The debate on NATO enlargement therefore developed exclusively in the context of German unification. During these negotiations, Bonn and Washington managed to dispel Soviet reservations about maintaining a united Germany in NATO. This was achieved thanks to generous financial aid and a “2+4 treaty” which excludes the deployment of foreign NATO forces on the territory of the former East Germany. However, this was also achieved through countless personal talks in which Gorbachev and other Soviet officials were assured that the West would not abuse the Soviet Union’s weaknesses and willingness to withdraw militarily. from central and eastern Europe.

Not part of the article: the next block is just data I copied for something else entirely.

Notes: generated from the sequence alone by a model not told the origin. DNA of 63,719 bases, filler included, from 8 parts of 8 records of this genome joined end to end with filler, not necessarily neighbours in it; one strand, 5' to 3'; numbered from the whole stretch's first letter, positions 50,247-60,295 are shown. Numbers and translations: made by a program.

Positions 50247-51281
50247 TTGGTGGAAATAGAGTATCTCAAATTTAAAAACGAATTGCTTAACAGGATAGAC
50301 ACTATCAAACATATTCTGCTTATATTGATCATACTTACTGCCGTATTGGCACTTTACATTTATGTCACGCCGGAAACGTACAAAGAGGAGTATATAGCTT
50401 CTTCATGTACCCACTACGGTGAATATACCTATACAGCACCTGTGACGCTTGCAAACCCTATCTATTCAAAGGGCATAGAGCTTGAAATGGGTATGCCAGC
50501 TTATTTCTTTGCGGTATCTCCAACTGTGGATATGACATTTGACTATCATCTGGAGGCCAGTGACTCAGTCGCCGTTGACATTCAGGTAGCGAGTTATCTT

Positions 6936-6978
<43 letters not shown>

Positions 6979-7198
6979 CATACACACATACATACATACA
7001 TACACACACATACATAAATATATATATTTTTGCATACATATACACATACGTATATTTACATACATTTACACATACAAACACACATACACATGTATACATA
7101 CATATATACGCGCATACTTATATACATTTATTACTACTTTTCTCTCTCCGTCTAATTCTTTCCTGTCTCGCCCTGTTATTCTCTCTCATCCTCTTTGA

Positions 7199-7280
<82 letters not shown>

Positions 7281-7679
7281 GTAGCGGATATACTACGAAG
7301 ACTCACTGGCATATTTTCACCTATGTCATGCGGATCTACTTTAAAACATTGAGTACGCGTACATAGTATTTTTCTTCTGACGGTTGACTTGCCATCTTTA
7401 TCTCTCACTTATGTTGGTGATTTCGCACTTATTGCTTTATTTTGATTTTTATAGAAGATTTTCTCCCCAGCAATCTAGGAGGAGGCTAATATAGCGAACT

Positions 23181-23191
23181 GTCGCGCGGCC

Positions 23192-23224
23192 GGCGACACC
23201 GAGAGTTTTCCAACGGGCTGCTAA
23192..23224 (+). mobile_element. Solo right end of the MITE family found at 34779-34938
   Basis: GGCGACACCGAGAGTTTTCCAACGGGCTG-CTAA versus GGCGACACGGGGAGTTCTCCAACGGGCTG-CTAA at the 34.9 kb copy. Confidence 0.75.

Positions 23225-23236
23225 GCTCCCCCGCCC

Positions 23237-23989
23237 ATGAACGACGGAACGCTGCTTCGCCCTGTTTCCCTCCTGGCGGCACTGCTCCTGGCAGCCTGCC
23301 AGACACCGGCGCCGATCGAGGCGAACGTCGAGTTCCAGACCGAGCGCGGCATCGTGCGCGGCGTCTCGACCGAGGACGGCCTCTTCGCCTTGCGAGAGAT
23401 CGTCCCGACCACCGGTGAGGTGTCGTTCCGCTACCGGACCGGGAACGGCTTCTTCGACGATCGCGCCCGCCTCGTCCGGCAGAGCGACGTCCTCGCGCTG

It was these talks that may have given some Soviet politicians the impression that NATO enlargement, which began with the joining of the Czech Republic, Hungary and Poland in 1999, was a violation of these Western commitments. Indeed, certain statements by Western politicians – notably German Foreign Minister Hans Dietrich Genscher and his American counterpart James A. Baker – can be interpreted as a general rejection of any enlargement of NATO beyond the East Germany. However, these statements were made in the context of German unification negotiations, and the Soviet partners never responded to their concerns. This issue was never raised during the key “2+4” negotiations that ultimately led to Gorbachev accepting a united Germany as a member of NATO in July 1990. As the former Soviet minister of Foreign Affairs Eduard Shevardnadze, the idea that the Soviet Union and the Warsaw Pact would collapse and that NATO would accept former members of the Warsaw Pact was inconceivable for the protagonists of the time.